Among EM, $/CEE has seen the largest moves in times of Euro area stress. This has reflected a weakening EUR and EUR/CEE moving higher. Specifically, the HUF and PLN are likely to depreciate against the USD in the medium term as policymakers welcome weaker currencies in the fight against ‘lowflation’, and would move even more rapidly if Greek risks do become systemic. Locally, the entry levels are also attractive given the rally in EUR/CEE in recent weeks.

*  *  *

Hedging Greek risks in EM assets

Euro area sovereign and financial risks rising again
The nearly constant barrage of headlines reporting comments from Greek and Euro area policymakers is indicative of the renewed deterioration in sovereign risk. Greece and its Euro area counterparties continue to work within a tight schedule to avert a disorderly outcome. Our base case remains that some new accommodation will eventually be found between Greece and the European authorities. But risks of an accident remain as commercial bank deposit outflow and a shortfall in tax collections can precipitate a critical situation in the interim. Even if an agreement to extend the programme is reached this week, the gap between the demands of the Greek side and the actual programme requirements is very large.

The situation is fluid, and if an agreement is reached quickly to extend the Greek bailout, then broader asset markets (including in EM) should stay largely unaffected. But we continue to receive questions on how EM investors can consider hedging the risks of a more messy outcome – that either leads to a ‘no man’s land’ where Greece is without the funding that comes along with a programme or, in the worst case, an outright exit from the common currency. In these latter outcomes, with systemic risk likely to increase, EM assets would come under pressure.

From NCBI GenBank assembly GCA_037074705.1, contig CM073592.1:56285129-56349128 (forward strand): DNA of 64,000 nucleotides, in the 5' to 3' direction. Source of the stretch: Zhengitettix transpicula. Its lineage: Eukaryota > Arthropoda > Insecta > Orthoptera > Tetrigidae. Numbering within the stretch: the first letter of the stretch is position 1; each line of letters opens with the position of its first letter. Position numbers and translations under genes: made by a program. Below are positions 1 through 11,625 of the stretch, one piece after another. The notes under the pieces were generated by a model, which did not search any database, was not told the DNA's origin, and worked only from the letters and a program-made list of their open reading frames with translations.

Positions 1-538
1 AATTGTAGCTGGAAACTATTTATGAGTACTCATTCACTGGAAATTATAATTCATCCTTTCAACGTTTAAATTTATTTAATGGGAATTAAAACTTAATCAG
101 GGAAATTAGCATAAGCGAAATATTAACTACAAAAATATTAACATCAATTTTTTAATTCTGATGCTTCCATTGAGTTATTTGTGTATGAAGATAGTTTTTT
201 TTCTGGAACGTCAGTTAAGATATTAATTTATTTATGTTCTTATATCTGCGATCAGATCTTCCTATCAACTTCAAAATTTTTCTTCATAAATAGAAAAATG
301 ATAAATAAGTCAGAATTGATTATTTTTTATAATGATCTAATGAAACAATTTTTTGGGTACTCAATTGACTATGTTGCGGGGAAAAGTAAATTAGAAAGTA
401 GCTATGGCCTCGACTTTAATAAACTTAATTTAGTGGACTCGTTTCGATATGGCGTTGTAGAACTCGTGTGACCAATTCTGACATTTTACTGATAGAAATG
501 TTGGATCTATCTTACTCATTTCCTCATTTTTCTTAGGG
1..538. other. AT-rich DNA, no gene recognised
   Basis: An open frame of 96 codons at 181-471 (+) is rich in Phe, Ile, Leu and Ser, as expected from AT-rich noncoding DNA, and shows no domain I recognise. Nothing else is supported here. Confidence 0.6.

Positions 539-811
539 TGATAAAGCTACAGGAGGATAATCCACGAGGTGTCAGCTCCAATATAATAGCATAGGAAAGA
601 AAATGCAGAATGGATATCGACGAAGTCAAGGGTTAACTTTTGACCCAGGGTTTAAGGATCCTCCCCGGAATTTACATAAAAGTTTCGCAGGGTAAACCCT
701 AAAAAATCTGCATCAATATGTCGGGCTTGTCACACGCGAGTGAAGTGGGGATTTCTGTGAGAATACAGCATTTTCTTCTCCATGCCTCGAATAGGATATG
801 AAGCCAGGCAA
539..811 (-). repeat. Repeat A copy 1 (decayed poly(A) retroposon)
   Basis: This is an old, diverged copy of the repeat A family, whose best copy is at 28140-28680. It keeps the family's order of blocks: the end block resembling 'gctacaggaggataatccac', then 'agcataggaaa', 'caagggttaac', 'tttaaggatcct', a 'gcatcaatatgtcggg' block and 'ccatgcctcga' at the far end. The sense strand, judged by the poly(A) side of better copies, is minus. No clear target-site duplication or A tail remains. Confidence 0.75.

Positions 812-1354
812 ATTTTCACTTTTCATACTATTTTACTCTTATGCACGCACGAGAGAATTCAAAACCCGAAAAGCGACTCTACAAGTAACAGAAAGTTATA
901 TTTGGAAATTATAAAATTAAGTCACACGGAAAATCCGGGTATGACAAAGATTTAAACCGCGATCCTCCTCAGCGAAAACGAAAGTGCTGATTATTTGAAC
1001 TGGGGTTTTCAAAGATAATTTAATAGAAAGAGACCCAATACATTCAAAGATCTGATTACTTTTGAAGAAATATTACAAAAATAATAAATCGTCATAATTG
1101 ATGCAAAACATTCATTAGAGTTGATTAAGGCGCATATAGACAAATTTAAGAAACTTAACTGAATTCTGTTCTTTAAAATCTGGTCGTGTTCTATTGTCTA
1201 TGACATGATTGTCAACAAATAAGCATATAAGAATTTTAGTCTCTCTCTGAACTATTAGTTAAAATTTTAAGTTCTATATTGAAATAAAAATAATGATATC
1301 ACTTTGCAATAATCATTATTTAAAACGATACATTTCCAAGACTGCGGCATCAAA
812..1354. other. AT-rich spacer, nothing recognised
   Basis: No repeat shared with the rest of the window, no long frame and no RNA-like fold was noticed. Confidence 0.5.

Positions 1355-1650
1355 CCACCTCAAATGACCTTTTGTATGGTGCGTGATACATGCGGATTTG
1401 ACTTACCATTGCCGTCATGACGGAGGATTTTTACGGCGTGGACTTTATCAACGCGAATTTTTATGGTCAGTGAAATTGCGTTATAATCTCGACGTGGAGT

Three weeks ago, we described how in previous episodes of Euro area turmoil, on average EM bond yields tracked the move lower in G3 yields as demand for safe assets spiked, whereas EM credit spreads widened, EM FX weakened versus the USD and EM equities came under broad pressure (see ‘Taking one step back’, EM Weekly: 15/03, January 29, 2015). That said, both EM and G3 bond yields are now at much lower levels – which makes the argument for being long EM fixed income more debatable in the current context. In this EM Weekly, we drill further down within EM FX, CDS and equities to evaluate the relative performance across countries over those previous episodes to help identify how best to protect portfolios against an escalation in Greek risks.

The EM asset experience in the 2010 and 2012 episodes of Euro area stress
Even as concerns around the extension of the Greek programme have escalated, risk markets have so far traded in a resilient fashion, treating those concerns as effectively isolated to Greek assets. But in previous episodes of acute Euro area stress, a wide range of EM assets came under pressure as risk traded poorly. Below we study the two previous episodes of Euro area stress in 2010 and 2012 to assess how different EM assets were affected on average. Euro area stresses were also elevated in 2011, but in that episode it is harder to distinguish between the impact of the Euro area worries and the US debt-ceiling crisis, which played a major role in roiling markets.

Starting with EM FX, Exhibits 3 and 4 show the average moves versus the USD and the EUR over the two periods when Euro area stresses were at their most acute: mid-April to early June 2010 and mid-March to early June 2012. Exhibit 3 shows that in these ‘risk-off’ periods, almost all EM currencies depreciated versus the USD. In relative terms, the largest average depreciations were recorded in the Central and Eastern European region (PLN, HUF, CZK), followed by a couple of the high-yielders (RUB, ZAR) in the European time-zone. The MXN and BRL were most affected in the LatAm region, whereas NJA currencies outperformed.